Since 1960, many industrial estates have been established in the metropolitan areas of Tokyo, Osaka and Nagoya in Japan, which have been of great importance to the rationalization of industrial distribution and regional development. This study is a systematic analysis of how the inland industrial estates have been established under controlling conditions of regulations and laws, location and constructors as well, and how they have evolved with the change of enterprises' strategies, through a case study of the most-developed Northern Kanto Region (Ibaraki, Tochigi and Gunma Prefectures). The results are summarized as follows. (1) The process of spatial diffusion of the inland industrial estates in the Northern Kanto Region can be divided into two periods. Before 1970, the industrial estates were mainly constructed by the Japanese Housing Corporation and the municipal development authorities and largely distributed in those urban developing areas designated by the Law for the Promotion of the National Capital Region. The land transferred to the industrial estates was mostly forested land or dry farmland. Because of the transportation conditions and relevant regulations and laws, the industrial estates in this period were mainly located along the national highways in the zones which were 60-80 or 90-110 kilometers away from the center of Tokyo. After 1971, they were constructed mainly by the prefectural authorities and distributed in those rural areas designated by the Law for the Industrial Promotion in Rural Area, or the northern parts of each prefecture which were designated as depopulating regions. The land transferred was paddy field, marshland or the site of Expo '85. These estates were located near the local roads and the interchanges of the superhighways. (2) There are two different kinds of enterprises, local and invited. The industrial composition is characterized by predominance of machinery and metal working sector, which comprises 51% of the total, represented by the automobiles and auto-accessories industries. As regards the size of enterprises, the small and medium-sized enterprises are predominant, making up 92.6% of the total, showing that the industrial estates have played an important role to accommodate those smaller enterprises. (3) Thirty years have passed since the first industrial estate was established in the Northern Kanto Region. In this period of time, the nature of industrial estates has changed along with the changing development strategies of the enterprises. In the late 1960s, the industrial estates were solely used as the sites of production itself, leaving other functions elsewhere. In the 1970s, besides the productive function, other functions such as distribution facilities, warehouses and affiliated and subcontract plants were altogether introduced into the industrial estates, forming integrated production centers. At the same time, the industrial estates changed from isolated enclaves to integrated part of the local economy. In the 1980s, the enterprises began to direct a new type of activity combining production and research, with the result that the industrial estates with “research” in their names were increased. Thus the industrial estates with higher level of technology and with better living conditions have emerged in the Northern Kanto Region.
The Atotsugawa fault extends 60km or more in the northern Hida Mountains of central Japan, linearly running from ENE to WSW, and forms a master active fault system with predominantly right-lateral component of displacement. A historical large earthquake (1858, M≅7.0) occurred in this region, and many small to micro-earthquakes are taking place along this fault system up the present. A deep trench was excavated across the central part of the Atotsugawa fault where the 5m-high scarplet disturbed the lowest river terrace along the Miya (-gawa) River. The size approximately N-S trending trench was 13m deep in maximum and 22m long across the scarplet (Fig. 1B & 5), and an additional small excavation was made down to clarify the last event at the west side of the main trench, exactly at the southern foot of the scarplet. Several fault planes were exposed on the four trench walls, showing recent movements of the fault which separates the granitic rocks on the hanging-wall side (north) and the younger sediments on the foot wall side. The strike of the main fault is about N70° E and the angle dips 65° N at the surface and 75° N in the trench bottom, increasing the fault angle toward the deeper part. The main results from this survey are summarized as follows : 1) The accumulated vertical offset forming the scarplet is so large at this site that we were not able to correlate the each layers, and sedimentary environment of each side has been quite different due to the displacement, except the basal terrace gravel across the fault. The gravel in the down-thrown side is 2m thicker than that in the up-thrown side. Intrapolating the average vertical slip, at least two events were presumed in the basal gravel. 2) We recognized the “structure D” within the deposits along the main fault disturbed zone, and interpreted that this structure was created by slumping of slope materials from the fault scarplet (see Fig. 13). This phenomenon indicates the sudden movement (earthquake event) of the fault. Dated four events are <820y. B. P., 5200± 200y B. P., 7500±800y. B. P., and 8600±00y. B. P. The latest event (No. 1) was considered to be the 1858 Hietsu Earthquake, as the uppermost humic soils (<820y. B. P.) is thrust up by granitic rocks of the hanging-wall. And, this is also confirmed by existence of a low scarplet at Hayashi (Locality a in Fig. 2), which suggests probably historical fault topography formed within the settlement. 3) Through detailed observation of the trench walls, we found more than 10 events after the formation of the basal gravel which approximate age was estimated to be ca. 12000-13000. However, events of sand deposits at the lower part are not so reliable because it is not easy to detect the key structure in the soft sediments. 4) The average recurrence interval of the main Atotsugawa fault for last 4 events is about 2800years. However, the recurrence interval scatters from 1100 to 5100 years. It is assumed that some events might be missed due to artificial modifications of the fault scarplet and the superficial deposits. In this case, the recurrence interval becomes shorter and the sporadicalness smoother.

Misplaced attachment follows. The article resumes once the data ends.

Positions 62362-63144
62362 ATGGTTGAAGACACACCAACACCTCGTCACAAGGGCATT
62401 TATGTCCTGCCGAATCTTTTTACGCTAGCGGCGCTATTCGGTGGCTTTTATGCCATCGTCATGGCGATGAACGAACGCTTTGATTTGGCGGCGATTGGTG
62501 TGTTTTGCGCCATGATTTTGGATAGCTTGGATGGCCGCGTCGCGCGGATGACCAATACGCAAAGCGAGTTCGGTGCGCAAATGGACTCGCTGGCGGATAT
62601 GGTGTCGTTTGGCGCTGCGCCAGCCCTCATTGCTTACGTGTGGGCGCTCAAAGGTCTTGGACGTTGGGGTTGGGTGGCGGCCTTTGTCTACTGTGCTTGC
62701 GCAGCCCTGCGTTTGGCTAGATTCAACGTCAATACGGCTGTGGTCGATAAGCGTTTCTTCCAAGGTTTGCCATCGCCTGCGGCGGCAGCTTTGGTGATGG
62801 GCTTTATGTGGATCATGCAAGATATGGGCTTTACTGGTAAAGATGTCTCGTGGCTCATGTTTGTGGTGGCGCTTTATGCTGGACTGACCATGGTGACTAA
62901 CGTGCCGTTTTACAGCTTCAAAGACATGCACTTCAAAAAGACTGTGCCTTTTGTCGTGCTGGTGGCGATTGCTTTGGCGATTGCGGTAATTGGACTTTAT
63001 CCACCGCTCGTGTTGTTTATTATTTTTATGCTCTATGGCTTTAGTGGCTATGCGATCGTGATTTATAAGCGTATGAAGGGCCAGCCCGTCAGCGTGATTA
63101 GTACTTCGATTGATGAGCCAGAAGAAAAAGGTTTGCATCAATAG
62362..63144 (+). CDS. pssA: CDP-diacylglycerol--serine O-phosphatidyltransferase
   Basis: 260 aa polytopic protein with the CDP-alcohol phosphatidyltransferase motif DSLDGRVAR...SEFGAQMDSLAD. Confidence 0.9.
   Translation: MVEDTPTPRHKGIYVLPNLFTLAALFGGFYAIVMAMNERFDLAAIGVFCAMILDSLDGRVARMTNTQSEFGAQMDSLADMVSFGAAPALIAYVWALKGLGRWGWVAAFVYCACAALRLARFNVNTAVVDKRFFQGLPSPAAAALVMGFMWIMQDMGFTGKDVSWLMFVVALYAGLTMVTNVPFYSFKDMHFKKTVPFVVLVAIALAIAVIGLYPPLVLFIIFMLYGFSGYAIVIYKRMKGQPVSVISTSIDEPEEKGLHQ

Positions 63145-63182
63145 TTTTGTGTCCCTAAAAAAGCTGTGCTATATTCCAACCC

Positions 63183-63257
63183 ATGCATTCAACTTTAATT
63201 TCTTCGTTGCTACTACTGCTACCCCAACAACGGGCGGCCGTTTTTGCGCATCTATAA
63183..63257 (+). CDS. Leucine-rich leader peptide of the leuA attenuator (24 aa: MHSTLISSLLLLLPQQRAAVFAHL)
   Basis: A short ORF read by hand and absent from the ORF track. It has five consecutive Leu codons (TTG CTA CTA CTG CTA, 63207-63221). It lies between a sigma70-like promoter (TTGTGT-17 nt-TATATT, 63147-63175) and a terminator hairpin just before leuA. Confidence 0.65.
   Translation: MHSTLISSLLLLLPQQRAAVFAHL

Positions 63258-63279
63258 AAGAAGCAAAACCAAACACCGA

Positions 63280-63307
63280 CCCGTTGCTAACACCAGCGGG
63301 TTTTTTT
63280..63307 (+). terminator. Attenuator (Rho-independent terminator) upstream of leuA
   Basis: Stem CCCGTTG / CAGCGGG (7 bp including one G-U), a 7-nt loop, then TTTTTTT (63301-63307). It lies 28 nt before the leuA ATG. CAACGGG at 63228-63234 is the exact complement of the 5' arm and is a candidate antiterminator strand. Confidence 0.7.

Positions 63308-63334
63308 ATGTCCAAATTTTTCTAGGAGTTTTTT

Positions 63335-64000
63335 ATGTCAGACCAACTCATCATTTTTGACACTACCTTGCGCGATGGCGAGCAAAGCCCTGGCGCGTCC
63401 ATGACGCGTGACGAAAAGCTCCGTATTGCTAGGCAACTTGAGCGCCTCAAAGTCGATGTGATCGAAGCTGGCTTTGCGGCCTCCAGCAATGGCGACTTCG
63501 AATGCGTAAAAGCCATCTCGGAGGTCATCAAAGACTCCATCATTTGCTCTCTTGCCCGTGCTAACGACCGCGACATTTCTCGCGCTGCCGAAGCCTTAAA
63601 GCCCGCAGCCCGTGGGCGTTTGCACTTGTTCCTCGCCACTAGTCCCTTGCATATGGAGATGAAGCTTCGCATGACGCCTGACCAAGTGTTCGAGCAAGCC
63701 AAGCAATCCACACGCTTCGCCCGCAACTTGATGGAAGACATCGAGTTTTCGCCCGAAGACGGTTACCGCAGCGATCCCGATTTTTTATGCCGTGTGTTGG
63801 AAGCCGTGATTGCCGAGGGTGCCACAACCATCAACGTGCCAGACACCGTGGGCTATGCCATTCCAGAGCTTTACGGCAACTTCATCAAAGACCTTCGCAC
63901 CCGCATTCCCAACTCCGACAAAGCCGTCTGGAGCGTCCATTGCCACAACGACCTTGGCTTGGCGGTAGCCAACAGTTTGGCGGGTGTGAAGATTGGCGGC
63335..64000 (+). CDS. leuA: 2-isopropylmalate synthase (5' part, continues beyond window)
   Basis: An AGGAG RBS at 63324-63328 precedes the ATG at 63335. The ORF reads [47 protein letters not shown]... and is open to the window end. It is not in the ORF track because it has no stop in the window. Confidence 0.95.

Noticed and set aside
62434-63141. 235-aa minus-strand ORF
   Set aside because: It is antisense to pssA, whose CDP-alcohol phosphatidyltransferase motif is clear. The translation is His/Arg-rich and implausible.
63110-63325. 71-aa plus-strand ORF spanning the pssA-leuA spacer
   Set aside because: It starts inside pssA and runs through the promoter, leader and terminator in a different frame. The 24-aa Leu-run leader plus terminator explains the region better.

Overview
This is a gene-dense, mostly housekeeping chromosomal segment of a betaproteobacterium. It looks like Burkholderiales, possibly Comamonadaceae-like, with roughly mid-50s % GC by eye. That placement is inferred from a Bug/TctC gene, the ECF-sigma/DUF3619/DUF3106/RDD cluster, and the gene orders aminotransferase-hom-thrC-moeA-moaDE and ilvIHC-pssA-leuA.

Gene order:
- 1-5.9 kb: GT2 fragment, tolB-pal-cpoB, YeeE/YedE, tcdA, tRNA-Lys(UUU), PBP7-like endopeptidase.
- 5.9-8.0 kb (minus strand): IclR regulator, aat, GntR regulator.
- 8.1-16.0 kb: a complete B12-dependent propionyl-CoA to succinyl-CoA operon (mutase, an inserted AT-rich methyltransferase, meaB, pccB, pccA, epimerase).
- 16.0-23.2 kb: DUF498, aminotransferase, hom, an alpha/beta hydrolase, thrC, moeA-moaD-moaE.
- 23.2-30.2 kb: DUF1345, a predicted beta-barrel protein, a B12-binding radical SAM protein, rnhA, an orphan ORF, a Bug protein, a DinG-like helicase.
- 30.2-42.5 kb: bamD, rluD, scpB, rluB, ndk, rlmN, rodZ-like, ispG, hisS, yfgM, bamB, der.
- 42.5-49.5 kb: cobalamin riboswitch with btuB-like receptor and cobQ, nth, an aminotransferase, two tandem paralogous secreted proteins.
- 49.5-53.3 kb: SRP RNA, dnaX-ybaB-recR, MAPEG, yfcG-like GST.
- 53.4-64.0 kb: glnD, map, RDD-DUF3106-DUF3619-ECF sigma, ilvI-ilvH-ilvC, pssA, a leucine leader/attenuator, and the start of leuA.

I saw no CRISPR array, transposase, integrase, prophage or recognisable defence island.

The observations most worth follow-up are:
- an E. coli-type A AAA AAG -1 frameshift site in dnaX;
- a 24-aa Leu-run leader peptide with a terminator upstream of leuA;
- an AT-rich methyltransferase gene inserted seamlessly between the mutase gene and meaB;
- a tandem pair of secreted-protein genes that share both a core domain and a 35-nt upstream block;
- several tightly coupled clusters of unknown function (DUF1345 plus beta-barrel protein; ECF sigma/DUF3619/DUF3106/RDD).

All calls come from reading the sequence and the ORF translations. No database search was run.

Among the Digital Land Information files organized by Geographical Survery Institute, the data of river systems in Japan is supplied in three volumes of relational data files as KS-606, KS-270 and KS-271 (Table 1). The author made a concise and practical data set from those files for the purpose of drawing the river bed profiles. This data set is self-defined, and has the control information as to upstream/downstream linkage, the identifier of individual river system and the value of the pseudo-'stream order' (Table 2). This article reports the process and its logic to generate these attributes, referring the former analysis on the original data set. This generating process was performed by the 'reformer' and the 'linker' shown in Figure 4. The reformer, first, re-constructed the linkage data of the KS-271 file through the selection of the river-mouth of the trunk (Figure 3c). The linker framed the logical river systems by writing the pointers on each record, and masked the channels which should be ignored (Figure 3d). Through the following passes of the linker operation, the individual river systems were identified from each other, and the 'stream orders' were calculated to recognize partial river systems. A sample printout utilizing this data set is shown in Figure 5.